“It works as a kind of venture capital fund that is focused on hard deep tech technologies and giving those founders and those companies the resources to scale their technologies, with a focus on production,” Pavgi said.

Overuse of buzzwords, incorrectly identifying cyber challenges and not showing ways to mitigate risk are three common problems that Wonpat said he repeatedly has seen in industry meetings with Air Force cyber leaders. He outlined the ways tech companies can provide clearer communication with the government that can lead to winning a contract and furthering the Air Force mission.

Industry briefs need to be clear and specific, Wonpat said. Buzzwords and phrases like as “we have the best people” or “our technology provides instant response AI capability” don’t show how a company provides quality solutions or is able to do the job within timeframes and budgets.

“Help us to understand and qualify the people that you have on the team that are contributing to your solution that meets our challenges,” he said. “Help us understand [why your solution] is not an incremental improvement [to what we are already doing] and you’re actually moving in addressing our challenges in a more meaningful way.”

The third issue is addressing risk. Firms need to identity their own risk, the agency’s risk and how any solution would alleviate the riskiest aspects of a project, Wonpat said.

“Identify the risk of our current solution,” he said. “Identify your risk and help us understand how your organization would mitigate that risk.”

He has never received a good brief that hit all three of those points, Wonpat said.

Metzger also said that addressing risk should be a greater part of the ways that firms approach acquisition meetings, but the ways that bid protests and red tape can go either way.

“I think we could do a lot around reframing the risk that we are going after,” She said. “Is it the risk of protest? Or is it really you’ve just shifted the risk to the people with the most to lose?”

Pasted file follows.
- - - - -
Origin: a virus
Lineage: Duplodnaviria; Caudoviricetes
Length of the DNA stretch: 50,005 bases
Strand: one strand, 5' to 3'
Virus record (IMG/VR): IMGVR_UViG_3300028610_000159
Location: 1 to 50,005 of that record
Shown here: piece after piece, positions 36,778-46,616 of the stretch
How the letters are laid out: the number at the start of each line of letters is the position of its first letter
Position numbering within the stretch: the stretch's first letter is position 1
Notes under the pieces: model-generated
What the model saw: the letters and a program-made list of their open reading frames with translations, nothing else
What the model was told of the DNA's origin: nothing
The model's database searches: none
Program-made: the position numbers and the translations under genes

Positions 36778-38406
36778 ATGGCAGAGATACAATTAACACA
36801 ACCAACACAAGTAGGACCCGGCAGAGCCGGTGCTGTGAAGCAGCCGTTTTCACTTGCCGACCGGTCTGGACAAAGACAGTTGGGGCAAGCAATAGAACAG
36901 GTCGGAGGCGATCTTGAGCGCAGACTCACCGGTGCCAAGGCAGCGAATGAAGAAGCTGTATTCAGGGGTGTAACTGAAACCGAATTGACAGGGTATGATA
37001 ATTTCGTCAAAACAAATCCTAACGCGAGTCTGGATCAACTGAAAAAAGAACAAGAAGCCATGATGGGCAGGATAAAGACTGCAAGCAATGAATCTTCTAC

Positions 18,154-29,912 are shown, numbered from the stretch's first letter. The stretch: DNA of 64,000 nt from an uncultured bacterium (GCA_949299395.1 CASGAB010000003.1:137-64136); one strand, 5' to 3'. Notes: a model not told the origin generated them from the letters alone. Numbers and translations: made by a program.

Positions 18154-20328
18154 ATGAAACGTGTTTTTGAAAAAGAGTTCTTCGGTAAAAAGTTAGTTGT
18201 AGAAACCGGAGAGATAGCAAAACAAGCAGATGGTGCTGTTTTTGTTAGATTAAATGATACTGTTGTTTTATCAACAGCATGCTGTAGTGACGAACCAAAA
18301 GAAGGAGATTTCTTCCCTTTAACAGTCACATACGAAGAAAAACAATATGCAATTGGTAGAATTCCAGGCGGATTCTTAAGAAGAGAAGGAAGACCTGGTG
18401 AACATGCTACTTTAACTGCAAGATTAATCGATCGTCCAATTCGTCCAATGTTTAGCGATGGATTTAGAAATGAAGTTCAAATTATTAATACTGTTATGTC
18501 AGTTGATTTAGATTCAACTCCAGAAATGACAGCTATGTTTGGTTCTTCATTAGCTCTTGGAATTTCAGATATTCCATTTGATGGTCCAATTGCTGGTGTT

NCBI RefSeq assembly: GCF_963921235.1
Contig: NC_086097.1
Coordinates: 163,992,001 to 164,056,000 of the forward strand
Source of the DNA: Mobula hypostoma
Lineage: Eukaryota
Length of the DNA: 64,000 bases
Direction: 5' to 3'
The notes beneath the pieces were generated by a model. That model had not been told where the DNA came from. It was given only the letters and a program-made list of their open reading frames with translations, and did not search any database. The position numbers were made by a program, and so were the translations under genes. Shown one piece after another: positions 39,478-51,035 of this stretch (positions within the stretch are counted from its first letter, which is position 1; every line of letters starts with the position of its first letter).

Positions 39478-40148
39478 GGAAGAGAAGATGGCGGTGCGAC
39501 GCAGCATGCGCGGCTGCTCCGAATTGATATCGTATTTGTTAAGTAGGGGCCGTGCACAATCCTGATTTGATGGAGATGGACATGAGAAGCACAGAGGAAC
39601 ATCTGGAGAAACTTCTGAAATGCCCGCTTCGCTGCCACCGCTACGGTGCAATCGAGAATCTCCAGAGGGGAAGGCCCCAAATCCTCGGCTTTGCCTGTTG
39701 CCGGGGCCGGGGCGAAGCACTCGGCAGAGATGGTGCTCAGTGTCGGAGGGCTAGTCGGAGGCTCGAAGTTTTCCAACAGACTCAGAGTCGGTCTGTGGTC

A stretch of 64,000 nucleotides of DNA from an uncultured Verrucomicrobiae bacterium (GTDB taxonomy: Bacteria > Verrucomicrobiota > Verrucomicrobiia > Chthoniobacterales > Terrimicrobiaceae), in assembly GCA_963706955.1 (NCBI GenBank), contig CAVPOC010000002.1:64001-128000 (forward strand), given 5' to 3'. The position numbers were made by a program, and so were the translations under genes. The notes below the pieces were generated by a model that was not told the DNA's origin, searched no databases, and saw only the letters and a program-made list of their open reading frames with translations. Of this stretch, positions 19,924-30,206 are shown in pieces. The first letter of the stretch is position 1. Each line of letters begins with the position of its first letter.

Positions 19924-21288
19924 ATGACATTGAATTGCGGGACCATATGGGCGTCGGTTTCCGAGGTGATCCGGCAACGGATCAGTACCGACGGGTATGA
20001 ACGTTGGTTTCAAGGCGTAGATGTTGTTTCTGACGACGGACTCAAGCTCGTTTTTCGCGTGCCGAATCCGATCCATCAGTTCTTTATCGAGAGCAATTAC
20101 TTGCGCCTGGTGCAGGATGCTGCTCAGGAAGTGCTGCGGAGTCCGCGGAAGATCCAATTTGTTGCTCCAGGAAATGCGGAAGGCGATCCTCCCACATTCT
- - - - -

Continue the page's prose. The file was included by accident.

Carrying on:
Outcome-based requirements are crucial to future-proofing technology in government, Metzger added, but DOD bureaucracy is hindering its ability to work with commercial tech companies.

When the government solicited blockchain solutions “all [the appropriate] AI companies were thrown out because they didn’t have a ledger,” she said. “What we really needed to talk about was, what is it that we need the system to do, which was move documents with fidelity from one stakeholder to another. And it turns out, they really just needed some [robotic process automation]. You can’t future-proof your systems if you don’t change your outcome, your requirements to be more outcomes based.”

Users and stakeholders must be considered as well, she said. User-centered design requirements must be balanced with outcome-based solutions and “user needs and involving all stakeholders in the tech implementation process are imperative.”

“[What it] really comes down to [when] future-proofing our government is the willingness to listen and the bravery to act,” she said. “We have to be willing to try these new things and come together if we really want to future-proof the way that the government runs.”